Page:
|lliott Sullivan ( July 4. 1907 - June 2. 1974)|
Annie (ca 1883, Russia - ca 1889, Russia)
Gertrude (Jun 15. 1884, Russia - ),
Abraham (Jan 1893, Russia - ),
Elke/Ellie/Ella (Apr 1898, Texas - Feb 25. 1903)
Selig/Sallinger (Mar 5. 1900, Coriscana, Tx - Oct 18. 1987 L.A., Ca)
Rosa/Rose (Sep 3. 1903, San Antonio, Tx - Sep 29. 1988 San Antonio, Tx).
(1) Glenda Arlene Shields (Sep 1, 1939 - divorced) (?)
(2) Norma Dolin (Apr 14. 1947, N.Y. - his death)
Children: Marc & Abby
Aleck/Eli went to the A&M College of Texas. He took an interest in acting and participated in Amateur Theatricals, Little Theater and stock productions before. He had been living in the house on Goliad Street where he was born until 1929 when he took off to Broadway for 5 years, making his Broadway debut in Morris Gest's Passion Play (1929). By then he performed under the name of Elliott Sullivan. Other plays followed such as Red Rust (1929), Lysistrata (1930-31) ...
Late 1936, armed with a bus fare and a little left over for
meals he decided to try his luck in Los Angeles. Together with Pete Dreyfus
and Joe Thompson he rented the former home of Lew Cody (dubbed Whack(e)y
Manor) on Grace Avenue at a monthly rate of $25.00 per person.
In addition to his theatrical works he had several small
roles, many uncredited, in over 80 motion pictures. He was often type cast
as a rough policeman or military serviceman (Elliott in fact enlisted in the
army as private in 1943). He was seen in Winged Victory
(1943-44) as Sergeant Casey, and in Skydrift
(1945) as Corporal Kenneth Brody among others.
Since 1949 television also provided a regular income. When Norman and Irving Pincus first brought The Adventures of Ellery Queen (1950-1951) to the little screen on the old Dumont network, Elliott was cast as Sergeant Velie.
Sullivan was a regular guest on The Philco Television Playhouse between 1951 and 1952. He also did some stints in Off-Broadway productions. He was a replacement for the role of Rabbi David/ Prosecuting Angel/ The Principal in The World of Sholom Aleichem which ran from May 1. 1953 until May 23. 1954 in The Barbizon-Plaza Theatre. (7)
His most prominent performance, lamentably, likely took
place outside the entertainment business. In August 1955 he was called
before Senator Joseph McCarthy’s infamous House Un-American activities
Committee on the basis of previous testimony by more cooperative witnesses
(Jerome Robbins, Martin Berkeley, Lee J. Cobb, Nicholas Bela) who had
testified that Sullivan had been present at various Communist party
Asked point blank if he was a Communist, Sullivan said: "You have no right to ask me that question. I want this straight for the record I'm no conspirator and I have committed no crime" In refusing to answer, Sullivan invoked not the Fifth Amendment against self‐incrimination but the First Amendment guaranteeing freedoms of speech and association.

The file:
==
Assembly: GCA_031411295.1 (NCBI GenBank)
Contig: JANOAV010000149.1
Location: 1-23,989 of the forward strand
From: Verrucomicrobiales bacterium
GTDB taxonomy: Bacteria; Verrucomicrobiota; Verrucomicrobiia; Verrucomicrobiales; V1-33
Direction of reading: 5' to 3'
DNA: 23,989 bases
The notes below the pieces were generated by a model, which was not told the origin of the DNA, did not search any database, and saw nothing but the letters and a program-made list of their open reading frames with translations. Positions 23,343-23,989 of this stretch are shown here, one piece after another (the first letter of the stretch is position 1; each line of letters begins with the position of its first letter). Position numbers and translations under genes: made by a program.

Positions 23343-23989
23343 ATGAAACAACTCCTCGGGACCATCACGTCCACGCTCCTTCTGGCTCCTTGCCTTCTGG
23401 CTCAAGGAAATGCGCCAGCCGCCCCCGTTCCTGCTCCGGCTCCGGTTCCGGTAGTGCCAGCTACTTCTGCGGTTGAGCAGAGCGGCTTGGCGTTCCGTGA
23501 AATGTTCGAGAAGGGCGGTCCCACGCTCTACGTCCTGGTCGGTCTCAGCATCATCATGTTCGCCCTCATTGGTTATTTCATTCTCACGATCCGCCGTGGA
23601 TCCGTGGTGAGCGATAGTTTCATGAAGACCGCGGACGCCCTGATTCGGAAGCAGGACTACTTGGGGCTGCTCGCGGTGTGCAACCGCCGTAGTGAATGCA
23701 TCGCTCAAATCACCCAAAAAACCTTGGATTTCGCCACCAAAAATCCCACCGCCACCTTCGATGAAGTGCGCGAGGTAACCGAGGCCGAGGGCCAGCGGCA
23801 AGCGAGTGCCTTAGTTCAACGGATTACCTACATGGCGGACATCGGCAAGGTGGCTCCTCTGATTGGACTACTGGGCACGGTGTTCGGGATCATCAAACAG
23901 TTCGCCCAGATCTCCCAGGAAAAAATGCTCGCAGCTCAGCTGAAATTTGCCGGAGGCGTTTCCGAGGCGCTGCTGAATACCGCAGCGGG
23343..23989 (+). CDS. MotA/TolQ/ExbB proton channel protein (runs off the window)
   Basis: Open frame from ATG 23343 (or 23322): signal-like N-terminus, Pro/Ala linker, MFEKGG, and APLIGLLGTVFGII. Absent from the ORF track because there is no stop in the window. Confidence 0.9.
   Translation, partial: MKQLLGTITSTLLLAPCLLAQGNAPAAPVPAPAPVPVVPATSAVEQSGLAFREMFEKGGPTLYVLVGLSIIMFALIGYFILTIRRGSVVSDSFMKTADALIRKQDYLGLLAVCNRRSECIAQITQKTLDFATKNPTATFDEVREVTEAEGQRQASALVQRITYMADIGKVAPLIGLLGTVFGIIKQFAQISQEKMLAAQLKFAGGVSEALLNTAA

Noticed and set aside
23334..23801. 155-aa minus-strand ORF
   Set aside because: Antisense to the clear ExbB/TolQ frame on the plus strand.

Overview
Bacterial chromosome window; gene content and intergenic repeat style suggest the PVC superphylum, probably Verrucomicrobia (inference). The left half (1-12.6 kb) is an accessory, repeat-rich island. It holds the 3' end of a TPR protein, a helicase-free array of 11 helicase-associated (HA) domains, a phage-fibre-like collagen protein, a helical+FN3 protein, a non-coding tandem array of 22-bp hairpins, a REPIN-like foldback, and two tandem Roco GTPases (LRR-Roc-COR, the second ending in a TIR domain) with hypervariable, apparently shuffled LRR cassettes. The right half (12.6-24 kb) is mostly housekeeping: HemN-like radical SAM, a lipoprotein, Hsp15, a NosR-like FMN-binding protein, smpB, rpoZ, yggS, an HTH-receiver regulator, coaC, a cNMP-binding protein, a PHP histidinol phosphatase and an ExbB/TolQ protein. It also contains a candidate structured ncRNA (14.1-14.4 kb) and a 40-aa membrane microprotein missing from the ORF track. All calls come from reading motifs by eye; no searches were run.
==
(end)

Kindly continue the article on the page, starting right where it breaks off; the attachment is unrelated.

When the chairman suggested the possibility of a contempt citation did not seem to make much difference to Sullivan the actor flared: “Of course it makes a difference to me. Contempt—I have a wife and two children and I'm anxious to work. I resent that remark that it doesn't make difference to me—that nonsense. It makes a very serious difference in my entire life.”
At the time Sullivan was employed as Entertainment
Director at Wingdale Lodge, an all-year round interracial resort which had
presented some of America’s finest Black artists on its stage. In an open
letter to The Jackson Advocate in late August 1955 Sullivan
explained himself. "I am proud of my profession and the contribution it
makes to the cultural life of America. Since I like to think of myself as a
good American, I have always fought to enrich the culture of our country by
fighting against the vicious discrimination which prevents Negro artists
from enjoying equal job opportunities in radio, television, movies and the
stage. ... I have been influential in engaging many Negro artists who are
denied job opportunities in resorts else where. ... I have attempted to
outline only some of the things I have done which in my own opinion, could
easily have incurred the wrath of at least some southern members of the
Committee. It is getting monotonous the way any honest person who takes a
stand on any decent issue today is immediately branded and smeared and as a
result deprived of his livelihood. I feel that I am one of those who is
being lynched for his fight against jim-crow, and that it wouldn’t hurt to
let people know some of the facts."
Thanks to Dale C. Andrews
This actor profile is a part of
Ellery Queen a website on deduction.
The actor above played Velie in the 1950-1951 TV series of The Adventures of
Ellery Queen. Click Uncle Sam if
you think you can help out...!
Many of the profiles on this site have been compiled after very careful research of various sources. Please quote and cite ethically!
Page first published on May 6. 2021
Last updated November 5. 2022
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